Bull infertility is a major cause of production loss in many beef breeding herds. It can result from:
In Bos indicus bulls, the most common physical abnormality causing infertility is poor sheath/penis structure. This Agfact describes both desirable and undesirable sheath structure. It is a guide to assist selection of Bos indicusbulls for high fertility.
Three stages of normal service
Normal service involves the following three stages (see Figure 1):
The ideal sheath (see Figure 2) is one that:
Structural faults can predispose breeding organs to injury and cause loss of bull use.
Common structural faults of sheath/penis found in Bos indicus bulls are:
Faults such as these predispose bulls to injury, infection, prolapse of the prepuce and subsequent loss of use during their working life. These problems also worsen with age so that if they are apparent in young bulls, they will probably become more so as the bulls age.
The closer the sheath hangs to the ground, whether well angled or not, the more likely it is that the sheath will be irritated or injured. It may even be stepped on by the bull himself when rising after lying down.
Bulls with too much loose skin in the sheath and navel area can have trouble in accurately controlling the sheath during service.
Avoid selecting a bull with a heavy navel fold as it can interfere with erection and injure the penis at service. The curve of the sheath should closely follow the underline and be evenly suspended but firmly attached for all its length.
A pendulous sheath in conjunction with a big, heavy penis is very undesirable.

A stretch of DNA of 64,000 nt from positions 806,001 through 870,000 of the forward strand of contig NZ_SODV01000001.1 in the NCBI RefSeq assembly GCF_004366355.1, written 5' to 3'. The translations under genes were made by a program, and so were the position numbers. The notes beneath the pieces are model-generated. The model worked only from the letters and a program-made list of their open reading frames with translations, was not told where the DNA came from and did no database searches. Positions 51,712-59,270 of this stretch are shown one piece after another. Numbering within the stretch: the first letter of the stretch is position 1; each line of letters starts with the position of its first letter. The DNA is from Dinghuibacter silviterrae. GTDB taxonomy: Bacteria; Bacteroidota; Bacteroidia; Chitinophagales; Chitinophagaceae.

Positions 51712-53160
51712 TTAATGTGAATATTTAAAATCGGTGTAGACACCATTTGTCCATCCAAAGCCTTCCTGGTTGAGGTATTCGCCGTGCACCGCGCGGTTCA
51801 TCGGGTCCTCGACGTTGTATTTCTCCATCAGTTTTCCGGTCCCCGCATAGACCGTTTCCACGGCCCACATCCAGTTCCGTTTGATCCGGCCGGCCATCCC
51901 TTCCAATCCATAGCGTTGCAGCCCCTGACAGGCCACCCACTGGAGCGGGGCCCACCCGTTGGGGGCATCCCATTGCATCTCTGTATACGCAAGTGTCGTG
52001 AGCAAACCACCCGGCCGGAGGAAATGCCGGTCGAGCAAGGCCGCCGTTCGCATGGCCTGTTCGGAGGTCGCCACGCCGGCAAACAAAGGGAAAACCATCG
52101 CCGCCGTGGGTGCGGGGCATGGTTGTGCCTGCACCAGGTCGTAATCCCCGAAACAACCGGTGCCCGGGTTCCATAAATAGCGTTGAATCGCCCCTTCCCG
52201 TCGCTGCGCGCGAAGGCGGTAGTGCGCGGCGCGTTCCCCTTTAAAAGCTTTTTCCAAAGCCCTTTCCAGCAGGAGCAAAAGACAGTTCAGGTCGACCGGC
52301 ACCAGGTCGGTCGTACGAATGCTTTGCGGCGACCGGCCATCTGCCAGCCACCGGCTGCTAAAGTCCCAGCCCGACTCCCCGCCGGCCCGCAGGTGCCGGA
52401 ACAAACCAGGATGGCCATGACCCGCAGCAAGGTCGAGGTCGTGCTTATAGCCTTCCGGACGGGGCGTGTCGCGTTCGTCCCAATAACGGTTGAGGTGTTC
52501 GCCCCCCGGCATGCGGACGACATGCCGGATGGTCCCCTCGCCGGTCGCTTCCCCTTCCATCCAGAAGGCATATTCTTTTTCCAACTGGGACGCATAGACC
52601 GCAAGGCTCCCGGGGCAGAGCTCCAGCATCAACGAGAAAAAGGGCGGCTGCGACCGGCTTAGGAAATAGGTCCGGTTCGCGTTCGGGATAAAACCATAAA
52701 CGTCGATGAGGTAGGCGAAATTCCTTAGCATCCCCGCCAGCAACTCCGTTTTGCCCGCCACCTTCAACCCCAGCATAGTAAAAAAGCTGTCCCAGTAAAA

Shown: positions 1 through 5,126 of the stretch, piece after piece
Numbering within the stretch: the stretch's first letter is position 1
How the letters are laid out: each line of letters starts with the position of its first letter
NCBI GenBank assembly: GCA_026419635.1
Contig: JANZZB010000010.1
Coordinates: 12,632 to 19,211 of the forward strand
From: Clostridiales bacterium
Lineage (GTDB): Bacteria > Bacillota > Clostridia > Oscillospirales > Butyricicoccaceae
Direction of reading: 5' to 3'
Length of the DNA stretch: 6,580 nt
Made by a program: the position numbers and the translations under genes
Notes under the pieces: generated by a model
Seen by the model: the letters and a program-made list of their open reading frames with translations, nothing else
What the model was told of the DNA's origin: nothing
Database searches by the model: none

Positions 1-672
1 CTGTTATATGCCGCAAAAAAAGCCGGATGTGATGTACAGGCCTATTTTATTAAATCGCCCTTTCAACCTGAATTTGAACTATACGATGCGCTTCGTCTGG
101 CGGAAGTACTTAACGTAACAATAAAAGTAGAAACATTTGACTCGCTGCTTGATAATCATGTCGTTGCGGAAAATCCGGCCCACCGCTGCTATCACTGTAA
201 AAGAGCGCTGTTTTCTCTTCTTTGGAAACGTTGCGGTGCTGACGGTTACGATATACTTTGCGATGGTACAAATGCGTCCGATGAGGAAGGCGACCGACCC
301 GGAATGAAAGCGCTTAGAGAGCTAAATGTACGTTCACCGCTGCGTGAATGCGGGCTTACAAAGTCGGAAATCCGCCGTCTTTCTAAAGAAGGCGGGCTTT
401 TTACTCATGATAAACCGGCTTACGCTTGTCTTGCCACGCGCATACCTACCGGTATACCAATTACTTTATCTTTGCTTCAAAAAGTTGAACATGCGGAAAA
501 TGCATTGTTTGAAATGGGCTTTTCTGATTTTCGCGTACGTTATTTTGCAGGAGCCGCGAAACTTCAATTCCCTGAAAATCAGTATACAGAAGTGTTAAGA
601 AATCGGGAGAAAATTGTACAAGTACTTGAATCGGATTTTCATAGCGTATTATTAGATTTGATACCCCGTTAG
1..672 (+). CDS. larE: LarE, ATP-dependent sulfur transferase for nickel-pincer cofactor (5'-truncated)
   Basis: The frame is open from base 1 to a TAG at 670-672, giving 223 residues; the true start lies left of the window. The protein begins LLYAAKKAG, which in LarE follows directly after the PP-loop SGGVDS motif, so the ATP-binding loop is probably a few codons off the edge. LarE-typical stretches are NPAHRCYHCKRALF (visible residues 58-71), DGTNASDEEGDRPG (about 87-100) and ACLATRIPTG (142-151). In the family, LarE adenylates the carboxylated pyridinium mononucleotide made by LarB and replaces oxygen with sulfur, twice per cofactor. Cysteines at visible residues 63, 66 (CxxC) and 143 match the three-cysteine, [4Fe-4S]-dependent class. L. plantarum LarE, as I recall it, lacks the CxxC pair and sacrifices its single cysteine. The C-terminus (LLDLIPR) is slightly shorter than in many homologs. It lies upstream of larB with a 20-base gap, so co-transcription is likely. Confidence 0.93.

The disadvantage of a large, heavy sheath/penis is that it is subject to injury at service by being harder to control and less flexible. A thick penis or prepuce is also often related to excessive membrane within the sheath—a bad trait as it is associated with prolapse.
These structural faults are more common in Bos indicus derived breeds than pure Bos indicus breeds such as the Brahman, Sahiwal and Red Sindhi.
Usually, the pure Bos indicus bull will have a loose and often pendulous sheath with a light, small penis. A light penis in a loose, pendulous sheath is preferable to a penis that is heavy and coarse—it is more maneuverable and less likely to be injured.
Some bulls have 5 to 10 cm of prepuce protruding below the end of the sheath. Providing the prepuce is moist, fresh and pink, this is not a problem because it means that the prepuce can be retracted. It is, however, a warning sign that the bull may prolapse in future. Although such bulls often have a normal working life, the risk is there.
Polled bulls are more likely to have this problem than are horned bulls.
Where the protruding prepuce is continually exposed, it means that it cannot be retracted into the sheath. This predisposes such prepuces to become dry, swollen, dirty and infected due mainly to a poor or absent blood supply. This is a serious problem as it indisposes the bull for mating.
A sheath will often break away from its bodyline near the navel and hang straight down for 5 to 10 cm. Avoid bulls with this condition as it predisposes the lining of the sheath to a prolapse.
Also, although they may serve normally for a couple of years, the risk of injury is always present.
When selecting Bos indicus bulls, aim for those that have both loose skin and a desirable sheath.
Avoid bulls with a pendulous sheath, too much skin and a heavy, coarse penis as they are the source of mating problems and economic loss.
Selection is always a compromise. While minor deficiencies in sheath/penis structure can be tolerated if the bull has other desirable traits, remember that at all times the risk of penis or sheath injury at service directly relates to the number and severity of faults.
This Agfact was originally written by Phil Doyle, former Livestock Officer (Beef Cattle), with the assistance of Peter Chenoweth, then Deputy Dean, Faculty of Veterinary Science (Clinical), University of Queensland, St Lucia.